Thomas Prol has become the first attorney in New Jersey history to quit a law job to make himself eligible for a State Bar Association office.

He’s the first because until this month, the Bar never had a rule requiring officers to practice primarily in New Jersey.

Now that it does, Prol is eliminating the out-of-state job that he says has been a "distraction" throughout his run for the Bar post of second vice-president.

He announced Thursday that he will resign as associate general counsel for New York City’s Department of Consumer Affairs on June 7 and will move back to New Jersey. He will focus on his private practice here, including work as outside environmental counsel for the Sussex County Municipal Utilities Authority.

Prol’s decision comes as the Bar considers whether he is eligible to participate in a runoff election for second vice-president in light of the bylaw change, announced May 7, establishing the in-state practice requirement.

Throughout the campaign, Prol has opposed the bylaw, calling it misguided and unfair, but now that it is in force, he no longer wants it to be an issue.

"I recognize that the membership voted, and I want to respect that," he says. "I realized the New York issue had become a distraction. It took people’s eyes off the real issues, leadership and experience."

Regarding his State Bar service, he says, "I have been doing this for a decade and I want to continue doing what I love."

Prol was elected in May 2012 as Bar secretary with the Nominating Committee’s approval.

But that month, he left his firm, Cleary, Giacobbe, Alfieri & Jacobs in Matawan, and in July accepted the New York government job, which required him to establish residence there.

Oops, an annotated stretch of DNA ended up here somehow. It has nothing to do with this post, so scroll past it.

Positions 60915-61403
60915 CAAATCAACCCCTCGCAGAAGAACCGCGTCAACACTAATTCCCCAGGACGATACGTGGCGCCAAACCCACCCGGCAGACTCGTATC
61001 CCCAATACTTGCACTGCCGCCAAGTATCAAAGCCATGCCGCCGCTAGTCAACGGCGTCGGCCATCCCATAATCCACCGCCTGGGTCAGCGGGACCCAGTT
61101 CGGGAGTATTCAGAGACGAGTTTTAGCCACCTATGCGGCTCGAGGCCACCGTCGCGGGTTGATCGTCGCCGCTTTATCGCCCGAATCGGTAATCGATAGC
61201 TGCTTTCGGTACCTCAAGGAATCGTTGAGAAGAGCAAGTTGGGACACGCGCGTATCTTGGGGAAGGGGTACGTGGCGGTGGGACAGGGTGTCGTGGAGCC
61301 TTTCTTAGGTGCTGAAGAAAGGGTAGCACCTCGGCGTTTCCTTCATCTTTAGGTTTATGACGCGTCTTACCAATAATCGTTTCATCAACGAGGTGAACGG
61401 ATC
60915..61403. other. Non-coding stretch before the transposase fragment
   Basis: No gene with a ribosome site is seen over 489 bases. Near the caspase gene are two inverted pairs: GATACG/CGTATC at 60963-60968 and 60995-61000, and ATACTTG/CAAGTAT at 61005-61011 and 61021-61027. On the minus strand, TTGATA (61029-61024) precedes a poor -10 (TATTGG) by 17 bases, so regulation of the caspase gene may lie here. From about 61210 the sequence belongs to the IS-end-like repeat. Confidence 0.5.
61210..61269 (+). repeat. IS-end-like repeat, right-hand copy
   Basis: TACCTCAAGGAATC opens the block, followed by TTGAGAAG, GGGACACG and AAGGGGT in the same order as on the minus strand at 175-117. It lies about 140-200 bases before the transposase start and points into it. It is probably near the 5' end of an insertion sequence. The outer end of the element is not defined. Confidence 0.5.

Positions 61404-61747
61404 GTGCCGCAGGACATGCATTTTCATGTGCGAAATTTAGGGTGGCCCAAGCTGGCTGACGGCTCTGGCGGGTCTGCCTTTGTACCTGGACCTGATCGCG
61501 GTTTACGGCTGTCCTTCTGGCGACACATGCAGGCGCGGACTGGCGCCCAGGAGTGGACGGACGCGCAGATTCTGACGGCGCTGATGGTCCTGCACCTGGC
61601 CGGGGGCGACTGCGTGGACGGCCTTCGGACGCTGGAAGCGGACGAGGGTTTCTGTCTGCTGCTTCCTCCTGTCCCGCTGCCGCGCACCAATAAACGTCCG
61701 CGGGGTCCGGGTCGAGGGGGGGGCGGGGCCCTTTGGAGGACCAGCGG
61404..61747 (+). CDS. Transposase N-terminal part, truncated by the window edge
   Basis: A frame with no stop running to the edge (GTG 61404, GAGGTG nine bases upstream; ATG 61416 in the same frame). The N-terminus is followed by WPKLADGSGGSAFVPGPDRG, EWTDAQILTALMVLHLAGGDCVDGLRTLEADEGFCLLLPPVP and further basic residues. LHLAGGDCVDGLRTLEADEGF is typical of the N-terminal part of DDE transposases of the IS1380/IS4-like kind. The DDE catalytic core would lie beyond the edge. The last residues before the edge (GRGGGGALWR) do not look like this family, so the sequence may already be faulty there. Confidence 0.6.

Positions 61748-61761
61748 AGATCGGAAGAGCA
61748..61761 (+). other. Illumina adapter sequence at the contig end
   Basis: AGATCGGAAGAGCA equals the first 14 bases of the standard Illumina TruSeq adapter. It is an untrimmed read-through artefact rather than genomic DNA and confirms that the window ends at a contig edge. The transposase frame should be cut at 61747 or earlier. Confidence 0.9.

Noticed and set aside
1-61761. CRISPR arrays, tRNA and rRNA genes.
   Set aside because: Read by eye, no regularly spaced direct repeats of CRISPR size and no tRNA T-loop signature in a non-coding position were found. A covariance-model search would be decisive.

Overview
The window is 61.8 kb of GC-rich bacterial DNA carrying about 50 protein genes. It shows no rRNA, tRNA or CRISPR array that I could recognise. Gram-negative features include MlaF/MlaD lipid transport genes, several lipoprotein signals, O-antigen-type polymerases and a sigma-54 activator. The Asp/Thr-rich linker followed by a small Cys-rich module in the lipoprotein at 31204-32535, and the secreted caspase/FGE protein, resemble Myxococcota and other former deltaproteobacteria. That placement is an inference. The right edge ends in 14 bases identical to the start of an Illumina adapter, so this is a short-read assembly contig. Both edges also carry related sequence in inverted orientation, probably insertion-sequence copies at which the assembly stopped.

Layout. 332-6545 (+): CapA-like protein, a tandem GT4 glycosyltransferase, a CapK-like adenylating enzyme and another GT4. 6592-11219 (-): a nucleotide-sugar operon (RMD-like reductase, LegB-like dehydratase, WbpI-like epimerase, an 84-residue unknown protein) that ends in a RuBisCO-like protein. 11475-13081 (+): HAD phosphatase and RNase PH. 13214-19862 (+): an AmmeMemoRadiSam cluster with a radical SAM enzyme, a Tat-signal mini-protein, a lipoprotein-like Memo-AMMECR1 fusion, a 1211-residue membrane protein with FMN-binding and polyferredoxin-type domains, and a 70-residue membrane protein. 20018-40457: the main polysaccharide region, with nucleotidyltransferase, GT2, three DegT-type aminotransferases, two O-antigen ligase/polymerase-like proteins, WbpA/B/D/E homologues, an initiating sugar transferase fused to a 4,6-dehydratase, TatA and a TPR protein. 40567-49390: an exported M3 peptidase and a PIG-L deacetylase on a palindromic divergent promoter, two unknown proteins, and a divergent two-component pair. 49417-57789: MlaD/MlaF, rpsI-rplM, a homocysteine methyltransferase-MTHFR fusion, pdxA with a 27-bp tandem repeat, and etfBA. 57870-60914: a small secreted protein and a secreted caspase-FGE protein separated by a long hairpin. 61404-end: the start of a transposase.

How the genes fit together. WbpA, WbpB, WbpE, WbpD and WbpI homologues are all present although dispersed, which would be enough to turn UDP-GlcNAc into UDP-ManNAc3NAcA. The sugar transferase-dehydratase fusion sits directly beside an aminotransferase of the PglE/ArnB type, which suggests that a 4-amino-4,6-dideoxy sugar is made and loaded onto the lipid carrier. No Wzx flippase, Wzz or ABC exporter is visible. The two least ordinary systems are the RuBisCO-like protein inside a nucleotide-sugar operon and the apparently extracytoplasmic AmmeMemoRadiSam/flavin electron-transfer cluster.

State Bar officers usually climb the ladder to the presidency in lockstep, but last February, the Nominating Committee declined to nominate Prol for treasurer, the next step up.

John Eastlack Jr., the Nominating Committee chairman, said that “referring to the association’s own bylaws, it was felt that with his recent full-time out-of-state legal employment, and given his now out-of-state residency, Mr. Prol could not continue to represent the organization’s membership as an NJSBA officer.”

At the time, the bylaws did not require officers to live or work in New Jersey, but Article IV, Section 3, set out factors the committee was to consider in its selection of nominees, including “the extent of practice in the State of New Jersey, including but not limited to government and corporate service.”

Prol decided to run for second vice president when the Nominating Committee’s choice, Angela White Dalton, withdrew to become a state court judge.

Around the same time, a group of Bar members petitioned to place the bylaw revision on the ballot requiring officers and trustees to practice law “primarily in the state of New Jersey.” The revision was approved. 

The Bar trustees are now considering whether the new bylaw should apply to Prol in the upcoming runoff, which is required because no candidate got the required 50 percent of the vote. Nancy Erika Smith received 49 percent, Prol 28 percent and Kenneth Vercammen 23 percent.

The runoff could be close because Vercammen’s supporters may go over to Prol. Vercammen wore a Prol campaign sticker at the Bar’s annual meeting in Atlantic City on Thursday and was telling others there that he plans to vote for Prol, now that the out-of-state employment issue has been resolved.

Prol “has devoted a substantial portion of his life to doing this. I’ve told everyone I’ve decided I’m going to vote for Tom Prol. He’s willing to do the work needed,” Vercammen said.

Prol was a founding member and co-chairman of the association’s Lesbian, Gay, Bisexual and Transgender (LGBT) Rights Section.

He has also been a bar trustee, vice chairman of the Amicus Committee and a member of the Legislative, Diversity, Finance & Operations, and Membership & Public Relations committees. And he was the association’s representative on the Supreme Court’s Committee on Mandatory Continuing Legal Education.

Smith, of Montclair’s Smith Mullin, did not return a call Thursday.

No date has been set for the runoff, which will include a contest between two candidates for at-large trustee, Christine Amalfe, who drew 36 percent of the vote, and Christina Vassiliou Harvey, who got 25 percent.